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A. Lane Rayburn, Mosbah M. Kushad, and Wanisari Wannarat

Changes in cellular parameters that are brought about by variations in genome size are referred to as nucleotypic effects ( Bennett, 1972 ; Rayburn, 1993a ). Nucleotypic effects have been observed in various plant species ( Bennett, 1976 ; Chung

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Josue Ortega-Ortega, Francisco Arturo Ramírez-Ortega, Roberto Ruiz-Medrano, and Beatriz Xoconostle-Cázares

the domestication and evolution of this genus through analysis of genome sequence and nuclear genome size, among other approaches ( Barre et al., 1996 ; Herrera et al., 2002 ). Genome size is incongruent with the ploidy level and number of basic

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Todd J. Rounsaville and Thomas G. Ranney

, 2 n = 4 x = 56, including B. buxifolia Lam., B. heterophylla Juss. ex Poir., and B. turcomanica Kar. ( Bottini et al., 2000 ; Dermen, 1931 ). Independent of variations in ploidy level, information on base genome size (base DNA content) can

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William G. Hembree, Thomas G. Ranney, Nathan P. Lynch, and Brian E. Jackson

Fendlerella, also of Philadelpheae, have a base chromosome number of x = 13 ( Sax, 1931 ; Ward, 1984 ). Table 1. Previous cytological reports for Deutzia species. Genome size (DNA content) can reflect biodiversity, genome evolution, and taxonomic

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Ryan N. Contreras and John M. Ruter

stems for the florist's trade ( Bir and Conner, 1997 ; Greer and Dole, 2009 ). In recent years, there has been an increase in the number of genome size estimates available for both plants and animals ( Bennett and Leitch, 2005 ; Gregory, 2005 ). For

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Dominic A. Gillooly and Thomas G. Ranney

sampling within and among species and can provide accurate estimates of ploidy, particularly for Ericaceous plants ( Jones et al., 2007 ). The objective of this study was to survey genome sizes and ploidy levels of a broad range of species, hybrids, and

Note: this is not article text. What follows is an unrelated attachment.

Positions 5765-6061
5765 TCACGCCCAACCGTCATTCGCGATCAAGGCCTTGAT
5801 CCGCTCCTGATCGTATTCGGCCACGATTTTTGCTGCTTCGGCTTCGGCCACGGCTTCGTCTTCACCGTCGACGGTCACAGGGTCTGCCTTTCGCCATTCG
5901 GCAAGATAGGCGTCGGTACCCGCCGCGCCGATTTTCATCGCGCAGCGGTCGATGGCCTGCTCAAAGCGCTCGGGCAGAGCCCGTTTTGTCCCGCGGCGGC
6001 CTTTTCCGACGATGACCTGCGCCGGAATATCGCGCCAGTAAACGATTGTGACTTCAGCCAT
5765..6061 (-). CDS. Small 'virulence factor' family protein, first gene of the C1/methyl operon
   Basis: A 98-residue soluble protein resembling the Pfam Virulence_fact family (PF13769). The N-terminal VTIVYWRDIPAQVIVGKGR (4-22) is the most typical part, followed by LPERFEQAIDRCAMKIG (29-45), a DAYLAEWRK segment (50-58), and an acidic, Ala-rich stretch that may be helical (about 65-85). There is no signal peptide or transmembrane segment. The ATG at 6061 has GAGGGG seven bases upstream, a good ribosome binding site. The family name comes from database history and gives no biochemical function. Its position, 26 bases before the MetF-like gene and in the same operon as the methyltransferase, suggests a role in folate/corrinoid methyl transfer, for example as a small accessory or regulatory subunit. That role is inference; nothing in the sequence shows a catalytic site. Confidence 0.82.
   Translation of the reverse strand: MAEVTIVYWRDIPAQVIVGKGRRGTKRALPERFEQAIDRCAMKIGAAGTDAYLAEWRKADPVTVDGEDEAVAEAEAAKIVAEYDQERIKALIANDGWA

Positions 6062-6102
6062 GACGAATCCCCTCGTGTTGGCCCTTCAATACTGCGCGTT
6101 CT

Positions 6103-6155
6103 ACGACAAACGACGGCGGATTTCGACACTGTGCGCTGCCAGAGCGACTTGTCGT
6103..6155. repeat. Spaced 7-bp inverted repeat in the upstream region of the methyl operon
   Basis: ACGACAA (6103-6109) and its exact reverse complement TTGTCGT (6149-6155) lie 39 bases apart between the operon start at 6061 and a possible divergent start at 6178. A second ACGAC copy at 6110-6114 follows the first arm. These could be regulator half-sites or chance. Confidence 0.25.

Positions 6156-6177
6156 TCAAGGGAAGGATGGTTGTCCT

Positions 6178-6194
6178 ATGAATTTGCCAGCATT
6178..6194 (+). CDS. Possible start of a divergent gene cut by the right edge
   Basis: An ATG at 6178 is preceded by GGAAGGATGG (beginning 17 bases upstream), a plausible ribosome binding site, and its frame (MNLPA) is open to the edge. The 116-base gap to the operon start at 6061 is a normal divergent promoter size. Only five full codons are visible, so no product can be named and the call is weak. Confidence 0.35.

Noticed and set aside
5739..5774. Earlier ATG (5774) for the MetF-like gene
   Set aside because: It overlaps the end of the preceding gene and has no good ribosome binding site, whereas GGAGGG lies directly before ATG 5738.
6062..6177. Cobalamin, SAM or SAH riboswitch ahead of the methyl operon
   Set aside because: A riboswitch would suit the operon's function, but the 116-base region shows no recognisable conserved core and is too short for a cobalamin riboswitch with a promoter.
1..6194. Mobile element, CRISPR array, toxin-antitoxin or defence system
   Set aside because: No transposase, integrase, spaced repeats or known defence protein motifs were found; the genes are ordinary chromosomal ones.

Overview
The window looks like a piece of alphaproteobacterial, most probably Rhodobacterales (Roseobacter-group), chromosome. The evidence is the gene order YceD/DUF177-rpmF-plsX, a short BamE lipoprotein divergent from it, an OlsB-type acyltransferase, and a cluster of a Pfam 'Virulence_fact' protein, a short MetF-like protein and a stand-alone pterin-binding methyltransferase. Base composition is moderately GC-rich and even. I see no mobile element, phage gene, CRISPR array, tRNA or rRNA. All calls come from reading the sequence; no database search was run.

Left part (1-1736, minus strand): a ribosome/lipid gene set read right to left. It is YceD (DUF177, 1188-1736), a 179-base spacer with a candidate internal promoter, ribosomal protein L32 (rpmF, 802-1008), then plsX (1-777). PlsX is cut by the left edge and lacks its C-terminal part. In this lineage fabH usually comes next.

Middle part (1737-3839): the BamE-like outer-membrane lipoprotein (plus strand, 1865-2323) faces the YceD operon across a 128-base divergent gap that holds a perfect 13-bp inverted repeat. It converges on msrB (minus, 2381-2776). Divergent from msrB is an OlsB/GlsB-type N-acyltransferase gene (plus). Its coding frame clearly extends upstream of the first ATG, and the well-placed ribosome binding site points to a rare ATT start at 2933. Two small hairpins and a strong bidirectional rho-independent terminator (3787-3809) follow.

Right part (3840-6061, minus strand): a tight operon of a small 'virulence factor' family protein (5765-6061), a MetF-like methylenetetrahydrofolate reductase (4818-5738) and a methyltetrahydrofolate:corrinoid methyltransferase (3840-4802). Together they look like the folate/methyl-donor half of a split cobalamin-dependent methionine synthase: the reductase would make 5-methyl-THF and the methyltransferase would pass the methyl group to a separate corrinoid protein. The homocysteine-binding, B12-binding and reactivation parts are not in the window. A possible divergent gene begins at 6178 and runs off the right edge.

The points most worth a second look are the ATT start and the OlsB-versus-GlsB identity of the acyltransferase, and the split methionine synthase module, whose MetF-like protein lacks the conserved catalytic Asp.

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Thomas G. Ranney, Connor F. Ryan, Lauren E. Deans, and Nathan P. Lynch

traits of early angiosperms ( Morris et al., 2007 ; Soltis et al., 2009 ). Chromosome numbers and nuclear genome sizes vary widely among angiosperms. The original base chromosome number of the angiosperm linage was most likely somewhere between x = 6

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William G. Hembree, Thomas G. Ranney, Brian E. Jackson, and Mark Weathington

have not been analyzed for ploidy or genome size. Improved knowledge of chromosome numbers and ploidy levels of key species and cultivars would be a valuable resource for further breeding and improvement of Camellia . Analyses of other closely related

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Alan T. Whittemore and Zheng-Lian Xia

additional trees with known chromosome numbers will give us a firmer understanding of variation in genome size. In addition, a broad survey of nuclear DNA content in Ulmus and related genera using flow cytometry could provide more information on the

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Sumin Kim, Mengqiao Han, and A. Lane Rayburn

size variation was not observed by the previous study ( Ladizinsky and Adler, 1976 ). This leads to speculation that there may be errors in reporting genome size variation in the genus Cicer. Giving credence to this hypothesis is that two different 2C